For these reasons, it remains unclear if our effects are specific to representations of one’s own face. However, the bias towards short and wide face representation recalls similar biases for hands [11] and body shape [10]. The literature on visual perception and memory for shape do not suggest similar distortions for other objects. For example, people robustly overestimate vertical visual distances compared to horizontal distances [28], whereas we found a striking 27.7% underestimation of face height with relatively unbiased representation of face width (Figure 1). A previous study reported systematic overestimates of one’s own head size [29]. However, this conclusion was based on drawing outlines rather than locating features, and more specific analyses identified primarily width overestimation rather than height overestimation [30]. Classic studies of memory for feature locations report several Gestalt-type distortions of spatial representation, but do not mention distortions of aspect ratio [31]. The extensive literature on memory representations for complex figures [32] scarcely mentions distortions of shape – yet it seems unlikely that bias and variability as striking as those we have found for face representation would simply be overlooked. Therefore, we tentatively suggest that the effects reported here may be face-specific, but more research is needed.

Alternative explanations

Could the factor structure we identified arise artefactually, from some process other than face representation? One possibility is a simple rotational error. Any head tilt in the facial photographs we used to measure judgement accuracy, or in the internal representation of the face that participants used to locate features, would produce systematic errors in judging the features of positions. The misrepresentation of face shape cannot be explained in this way because shape is invariant under rotation. However, some of the other distortions we noted could potentially be due to rotation. Tilt of the head (canting) is particularly likely [33], and is known to influence face recognition [34]. The pattern of errors would depend on the precise centre of rotation. For example, a tilt of the head around the centre of the face would cause equal and opposite X shifts in the hairline and chin. Crucially, our analyses would place these shifts in the same factor, with equal and opposite loadings, because the two shifts are perfectly correlated. In fact, we found that hairline and chin shifts were associated with orthogonal factors. Therefore errors in feature judgements do not appear to be due to face rotation.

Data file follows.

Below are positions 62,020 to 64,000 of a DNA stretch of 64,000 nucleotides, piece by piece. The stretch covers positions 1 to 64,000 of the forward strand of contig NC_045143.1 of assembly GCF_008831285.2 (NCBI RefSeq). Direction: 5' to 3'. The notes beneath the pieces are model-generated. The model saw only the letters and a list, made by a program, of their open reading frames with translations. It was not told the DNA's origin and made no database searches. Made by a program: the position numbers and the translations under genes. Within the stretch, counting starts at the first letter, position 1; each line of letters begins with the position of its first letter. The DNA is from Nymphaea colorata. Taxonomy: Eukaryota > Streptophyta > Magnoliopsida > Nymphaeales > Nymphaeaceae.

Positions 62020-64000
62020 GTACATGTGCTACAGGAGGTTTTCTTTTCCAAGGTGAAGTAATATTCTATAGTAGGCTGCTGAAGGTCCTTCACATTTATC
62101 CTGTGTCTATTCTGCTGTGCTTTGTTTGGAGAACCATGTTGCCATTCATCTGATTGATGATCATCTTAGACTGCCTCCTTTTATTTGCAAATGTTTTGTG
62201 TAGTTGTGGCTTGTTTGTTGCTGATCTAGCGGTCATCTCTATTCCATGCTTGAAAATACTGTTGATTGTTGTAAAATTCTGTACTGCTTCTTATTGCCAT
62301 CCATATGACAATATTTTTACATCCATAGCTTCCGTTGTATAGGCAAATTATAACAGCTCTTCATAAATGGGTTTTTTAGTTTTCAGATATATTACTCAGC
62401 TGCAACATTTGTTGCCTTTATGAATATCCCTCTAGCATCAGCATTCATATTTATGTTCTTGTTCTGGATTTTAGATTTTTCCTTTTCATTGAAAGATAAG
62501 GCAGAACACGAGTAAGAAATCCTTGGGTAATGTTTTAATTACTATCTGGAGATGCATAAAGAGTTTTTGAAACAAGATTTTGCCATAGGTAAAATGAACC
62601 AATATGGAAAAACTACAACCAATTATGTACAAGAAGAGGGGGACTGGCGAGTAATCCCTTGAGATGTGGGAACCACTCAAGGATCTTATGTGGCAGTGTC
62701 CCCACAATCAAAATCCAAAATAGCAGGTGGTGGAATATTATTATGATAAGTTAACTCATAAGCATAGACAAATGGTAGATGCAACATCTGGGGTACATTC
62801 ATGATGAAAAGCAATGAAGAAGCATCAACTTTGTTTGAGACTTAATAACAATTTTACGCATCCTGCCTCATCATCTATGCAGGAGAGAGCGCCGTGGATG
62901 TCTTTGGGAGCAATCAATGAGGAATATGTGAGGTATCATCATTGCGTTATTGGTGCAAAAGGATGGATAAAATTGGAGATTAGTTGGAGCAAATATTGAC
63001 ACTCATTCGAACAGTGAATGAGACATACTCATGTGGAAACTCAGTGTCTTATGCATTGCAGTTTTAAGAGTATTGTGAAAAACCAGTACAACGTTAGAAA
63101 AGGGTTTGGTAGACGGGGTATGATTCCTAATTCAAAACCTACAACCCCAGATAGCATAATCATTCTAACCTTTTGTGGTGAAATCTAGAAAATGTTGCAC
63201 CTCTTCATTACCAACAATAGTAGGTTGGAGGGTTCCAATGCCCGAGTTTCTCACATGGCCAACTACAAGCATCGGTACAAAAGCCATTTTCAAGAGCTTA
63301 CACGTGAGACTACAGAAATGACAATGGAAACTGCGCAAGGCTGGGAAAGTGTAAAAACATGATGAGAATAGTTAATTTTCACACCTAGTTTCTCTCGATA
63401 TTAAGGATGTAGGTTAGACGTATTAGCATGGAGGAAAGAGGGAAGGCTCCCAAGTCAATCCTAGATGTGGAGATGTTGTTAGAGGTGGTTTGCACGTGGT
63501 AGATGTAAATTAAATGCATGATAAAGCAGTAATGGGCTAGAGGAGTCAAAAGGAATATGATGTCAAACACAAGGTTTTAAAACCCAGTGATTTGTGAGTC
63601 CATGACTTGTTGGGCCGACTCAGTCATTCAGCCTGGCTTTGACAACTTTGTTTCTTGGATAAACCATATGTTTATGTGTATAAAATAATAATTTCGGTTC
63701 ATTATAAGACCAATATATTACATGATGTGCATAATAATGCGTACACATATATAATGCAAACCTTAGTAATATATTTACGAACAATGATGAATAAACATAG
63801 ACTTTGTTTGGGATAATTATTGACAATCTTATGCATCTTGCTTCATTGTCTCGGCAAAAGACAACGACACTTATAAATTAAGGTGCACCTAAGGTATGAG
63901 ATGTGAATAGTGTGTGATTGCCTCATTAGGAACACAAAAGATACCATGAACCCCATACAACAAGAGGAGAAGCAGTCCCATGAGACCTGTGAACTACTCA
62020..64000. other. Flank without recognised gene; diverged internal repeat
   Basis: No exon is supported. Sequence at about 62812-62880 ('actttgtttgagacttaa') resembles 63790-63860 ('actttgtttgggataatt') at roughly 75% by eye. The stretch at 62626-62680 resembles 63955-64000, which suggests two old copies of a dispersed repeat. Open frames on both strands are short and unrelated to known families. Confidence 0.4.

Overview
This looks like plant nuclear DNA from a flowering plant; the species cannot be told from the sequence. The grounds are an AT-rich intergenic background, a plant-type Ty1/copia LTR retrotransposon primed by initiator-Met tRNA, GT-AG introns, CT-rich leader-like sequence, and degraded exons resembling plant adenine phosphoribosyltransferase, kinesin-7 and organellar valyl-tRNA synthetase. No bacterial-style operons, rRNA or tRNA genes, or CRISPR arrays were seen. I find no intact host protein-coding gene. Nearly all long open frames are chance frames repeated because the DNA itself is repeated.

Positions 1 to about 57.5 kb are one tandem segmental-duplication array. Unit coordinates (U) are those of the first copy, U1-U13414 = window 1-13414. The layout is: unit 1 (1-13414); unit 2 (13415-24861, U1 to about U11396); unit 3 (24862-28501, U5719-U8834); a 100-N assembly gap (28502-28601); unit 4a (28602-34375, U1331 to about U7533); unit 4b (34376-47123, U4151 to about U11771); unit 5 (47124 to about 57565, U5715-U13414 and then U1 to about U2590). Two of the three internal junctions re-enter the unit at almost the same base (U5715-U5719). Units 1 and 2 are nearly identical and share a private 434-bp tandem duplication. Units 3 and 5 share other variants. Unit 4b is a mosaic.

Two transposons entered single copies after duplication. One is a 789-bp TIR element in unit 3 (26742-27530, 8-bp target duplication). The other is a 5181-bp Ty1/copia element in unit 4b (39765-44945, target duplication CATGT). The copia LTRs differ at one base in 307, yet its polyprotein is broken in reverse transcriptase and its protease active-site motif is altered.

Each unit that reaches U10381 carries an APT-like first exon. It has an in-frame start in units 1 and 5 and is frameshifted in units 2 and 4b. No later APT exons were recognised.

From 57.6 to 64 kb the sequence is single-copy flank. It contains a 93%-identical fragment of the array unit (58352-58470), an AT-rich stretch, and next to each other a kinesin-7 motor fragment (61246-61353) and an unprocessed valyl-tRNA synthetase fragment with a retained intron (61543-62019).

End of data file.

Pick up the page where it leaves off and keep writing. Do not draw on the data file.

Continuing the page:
A second alternative explanation would involve the spatial distribution of pointing errors around the fixation/anchor point. For example, regression to the mean might cause people to judge all facial features as closer to the nose-tip anchor point than their true location. On this account, errors should vary strictly geometrically with each feature’s position in the face, but we found several aspects of face representation that were feature-specific and independent of position in the face or on the screen. For example, we found that errors in localising the bridge of the nose were lower than errors in localising the edges of the mouth (Figure 1), even though both are approximately equidistant from the nose-tip anchor. Our factor analyses confirmed that individual features make distinct contributions to face representation, which are not simply explained by the feature’s location within the face. For example, factor Y2 loaded strongly on the mouth, but much less on the nose edges and chin, even though these features are all close together. Further, simple geometric features of our response method cannot readily explain the strong correlations between factors underlying vertical and horizontal errors. In a previous study of hand representation, patterns of distortion were shown to be invariant when the hand was presented rotated by 90 degrees relative to the body. This suggested the distortion arose from an allocentric representation of the hand, rather than from egocentric or screen-based responding. Such tests can rule out response-specific explanations of bodily distortions for the hand. Such a test is more challenging for face representation, because the face cannot be repositioned within egocentric space in the same way as the hand.